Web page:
How Will Petrobras’ New Supply Program Affect Gas Prices?


An increase in Brazilian fuel prices could follow a newly implemented supply-and-demand balancing program, The Wall Street Journal reports. Petroleo Brasileiro SA (NYSE:PBR), also known as Petrobras, has already raised prices in recent months, with gasoline going up by 4 percent and diesel by 8 percent on November 30, according to the Journal.

The updated price system is an effort to line up production with international demand; this would constitute the first change in prices under the new system. “It’s possible, under the methodology, that we could have to carry out new increases,” Petrobas CEO Maria das Gracas Foster said to The Wall Street Journal.

While having an automatic system for price changes was considered, Foster said to the publication that it would remove control from Petrobras company heads, a problem for those in charge. Questions surrounding the automated system have led some to examine Foster’s continued employment with Petrobras, but the Journal reports the executive said she “definitely had not” thought about resigning.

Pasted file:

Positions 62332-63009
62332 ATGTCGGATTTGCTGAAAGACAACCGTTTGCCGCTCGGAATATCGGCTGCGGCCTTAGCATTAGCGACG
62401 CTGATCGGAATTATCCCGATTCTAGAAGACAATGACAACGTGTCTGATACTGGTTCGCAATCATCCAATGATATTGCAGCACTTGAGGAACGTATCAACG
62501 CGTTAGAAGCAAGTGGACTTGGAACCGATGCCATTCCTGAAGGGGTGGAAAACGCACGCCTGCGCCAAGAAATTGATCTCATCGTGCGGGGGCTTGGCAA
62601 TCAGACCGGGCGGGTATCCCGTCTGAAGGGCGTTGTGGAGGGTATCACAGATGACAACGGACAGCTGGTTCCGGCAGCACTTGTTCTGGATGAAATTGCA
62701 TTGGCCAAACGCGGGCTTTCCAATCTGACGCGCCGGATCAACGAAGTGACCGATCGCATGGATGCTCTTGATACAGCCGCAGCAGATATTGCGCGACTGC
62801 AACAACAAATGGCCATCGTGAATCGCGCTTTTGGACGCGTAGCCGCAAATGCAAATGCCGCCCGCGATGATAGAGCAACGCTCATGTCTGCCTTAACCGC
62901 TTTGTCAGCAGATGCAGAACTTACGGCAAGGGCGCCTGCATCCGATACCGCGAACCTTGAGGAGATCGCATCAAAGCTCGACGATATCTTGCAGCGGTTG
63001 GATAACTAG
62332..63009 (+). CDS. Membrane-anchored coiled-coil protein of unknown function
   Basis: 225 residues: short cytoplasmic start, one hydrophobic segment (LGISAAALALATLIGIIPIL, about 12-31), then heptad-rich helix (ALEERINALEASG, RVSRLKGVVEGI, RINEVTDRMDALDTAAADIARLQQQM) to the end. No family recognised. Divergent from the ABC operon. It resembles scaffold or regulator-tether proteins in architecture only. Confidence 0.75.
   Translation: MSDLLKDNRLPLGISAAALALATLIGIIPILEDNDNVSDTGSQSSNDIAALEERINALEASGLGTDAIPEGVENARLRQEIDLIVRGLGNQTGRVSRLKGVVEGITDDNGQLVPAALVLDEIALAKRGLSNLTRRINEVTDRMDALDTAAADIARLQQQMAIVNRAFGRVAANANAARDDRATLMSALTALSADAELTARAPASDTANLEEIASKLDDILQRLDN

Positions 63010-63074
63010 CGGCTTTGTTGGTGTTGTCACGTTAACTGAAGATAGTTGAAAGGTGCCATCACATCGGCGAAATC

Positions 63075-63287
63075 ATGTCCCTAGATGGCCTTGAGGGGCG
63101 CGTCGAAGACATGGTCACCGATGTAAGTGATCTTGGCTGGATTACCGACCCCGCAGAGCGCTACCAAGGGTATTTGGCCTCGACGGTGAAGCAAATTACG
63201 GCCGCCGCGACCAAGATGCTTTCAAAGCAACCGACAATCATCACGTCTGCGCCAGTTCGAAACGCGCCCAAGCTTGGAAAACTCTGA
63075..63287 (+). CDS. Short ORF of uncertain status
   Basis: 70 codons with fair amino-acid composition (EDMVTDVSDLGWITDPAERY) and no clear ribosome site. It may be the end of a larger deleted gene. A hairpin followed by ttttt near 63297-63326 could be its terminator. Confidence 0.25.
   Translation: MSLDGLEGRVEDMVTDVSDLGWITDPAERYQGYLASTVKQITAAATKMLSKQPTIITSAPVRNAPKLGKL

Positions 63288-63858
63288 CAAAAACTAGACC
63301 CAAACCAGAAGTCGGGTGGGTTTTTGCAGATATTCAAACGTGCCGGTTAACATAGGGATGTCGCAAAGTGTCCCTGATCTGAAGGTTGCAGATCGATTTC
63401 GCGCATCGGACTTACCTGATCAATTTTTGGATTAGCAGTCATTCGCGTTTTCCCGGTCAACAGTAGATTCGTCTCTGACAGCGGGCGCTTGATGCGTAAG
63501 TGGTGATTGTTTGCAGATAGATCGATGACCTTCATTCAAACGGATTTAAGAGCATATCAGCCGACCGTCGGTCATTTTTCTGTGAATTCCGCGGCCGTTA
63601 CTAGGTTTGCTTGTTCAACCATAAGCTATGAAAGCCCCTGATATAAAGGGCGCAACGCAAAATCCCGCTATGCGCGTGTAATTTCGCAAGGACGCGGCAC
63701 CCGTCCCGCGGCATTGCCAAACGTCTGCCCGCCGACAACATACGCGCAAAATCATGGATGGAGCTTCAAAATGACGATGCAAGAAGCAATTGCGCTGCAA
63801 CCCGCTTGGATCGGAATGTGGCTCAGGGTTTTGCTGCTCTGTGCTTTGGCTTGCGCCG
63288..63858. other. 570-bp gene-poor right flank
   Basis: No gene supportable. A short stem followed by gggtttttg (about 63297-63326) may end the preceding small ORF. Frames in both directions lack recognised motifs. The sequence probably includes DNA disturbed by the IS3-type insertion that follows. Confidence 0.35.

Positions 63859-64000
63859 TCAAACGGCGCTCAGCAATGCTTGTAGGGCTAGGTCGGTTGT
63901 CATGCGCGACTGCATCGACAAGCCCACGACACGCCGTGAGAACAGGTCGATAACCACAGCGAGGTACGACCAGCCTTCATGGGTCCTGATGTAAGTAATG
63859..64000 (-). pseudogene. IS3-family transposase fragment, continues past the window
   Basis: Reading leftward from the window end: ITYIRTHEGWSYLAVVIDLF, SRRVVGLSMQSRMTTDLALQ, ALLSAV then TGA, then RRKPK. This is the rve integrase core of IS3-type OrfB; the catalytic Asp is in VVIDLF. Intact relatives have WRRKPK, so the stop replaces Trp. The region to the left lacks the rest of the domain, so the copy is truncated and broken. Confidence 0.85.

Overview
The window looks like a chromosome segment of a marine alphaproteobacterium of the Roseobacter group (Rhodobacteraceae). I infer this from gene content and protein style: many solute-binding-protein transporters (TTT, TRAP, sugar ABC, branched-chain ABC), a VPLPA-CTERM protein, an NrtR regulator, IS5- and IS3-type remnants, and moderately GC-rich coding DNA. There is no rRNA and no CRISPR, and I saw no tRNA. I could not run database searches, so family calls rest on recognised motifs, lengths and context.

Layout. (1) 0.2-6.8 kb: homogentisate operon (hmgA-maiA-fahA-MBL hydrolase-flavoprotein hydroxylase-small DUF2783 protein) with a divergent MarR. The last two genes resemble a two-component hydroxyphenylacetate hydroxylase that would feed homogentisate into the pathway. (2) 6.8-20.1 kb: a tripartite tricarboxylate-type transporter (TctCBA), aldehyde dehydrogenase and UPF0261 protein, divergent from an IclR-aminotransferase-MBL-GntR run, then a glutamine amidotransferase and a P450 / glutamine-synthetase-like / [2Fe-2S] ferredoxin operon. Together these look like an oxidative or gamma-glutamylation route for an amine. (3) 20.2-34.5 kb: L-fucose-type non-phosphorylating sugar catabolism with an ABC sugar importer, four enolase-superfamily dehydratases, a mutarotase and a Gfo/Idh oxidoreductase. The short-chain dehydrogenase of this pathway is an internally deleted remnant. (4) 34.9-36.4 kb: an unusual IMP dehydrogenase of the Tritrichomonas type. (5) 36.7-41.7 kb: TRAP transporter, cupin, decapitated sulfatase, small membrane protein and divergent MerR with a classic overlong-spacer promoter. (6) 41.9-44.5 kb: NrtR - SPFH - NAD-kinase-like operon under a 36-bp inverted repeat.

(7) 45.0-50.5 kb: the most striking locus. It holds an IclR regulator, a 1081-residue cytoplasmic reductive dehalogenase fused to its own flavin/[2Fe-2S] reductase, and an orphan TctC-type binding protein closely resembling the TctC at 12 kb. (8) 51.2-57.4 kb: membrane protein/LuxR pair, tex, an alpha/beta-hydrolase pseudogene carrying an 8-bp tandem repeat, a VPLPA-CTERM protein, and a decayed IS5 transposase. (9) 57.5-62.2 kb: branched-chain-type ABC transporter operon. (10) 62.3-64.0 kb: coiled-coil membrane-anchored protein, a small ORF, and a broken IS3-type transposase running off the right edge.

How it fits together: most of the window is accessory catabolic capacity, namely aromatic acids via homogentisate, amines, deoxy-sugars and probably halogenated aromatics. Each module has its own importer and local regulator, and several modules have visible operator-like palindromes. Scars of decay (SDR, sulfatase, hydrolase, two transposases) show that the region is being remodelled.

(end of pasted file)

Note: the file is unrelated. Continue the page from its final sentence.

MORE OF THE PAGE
Rumors have also been flying about Foster’s relationship with Brazil’s finance minister, Guido Mantega, with some saying that there is tension between the two. Foster disputed such rumors, and Mantega was reported as having said that inflation must be prevented with the increase in prices. “We always have to have a Plan B, Plan C,” Foster said to the Journal.

The beginning of December revealed a share slump for Petrobras following the announcement of gasoline price hikes. Analysts told The Wall Street Journal that this increase was ultimately doing just what Mantega had hoped – controlling inflation — but it also may allow Petrobras to put funds toward offshore oil field investments in future.

“Now seems an incredibly delicate year for Petrobras. It also raises the question of how one can be confident on further price increases in 2014, an election year with increasing concerns about inflation and depreciation of the Brazilian real,” Credit Suisse said to the publication.

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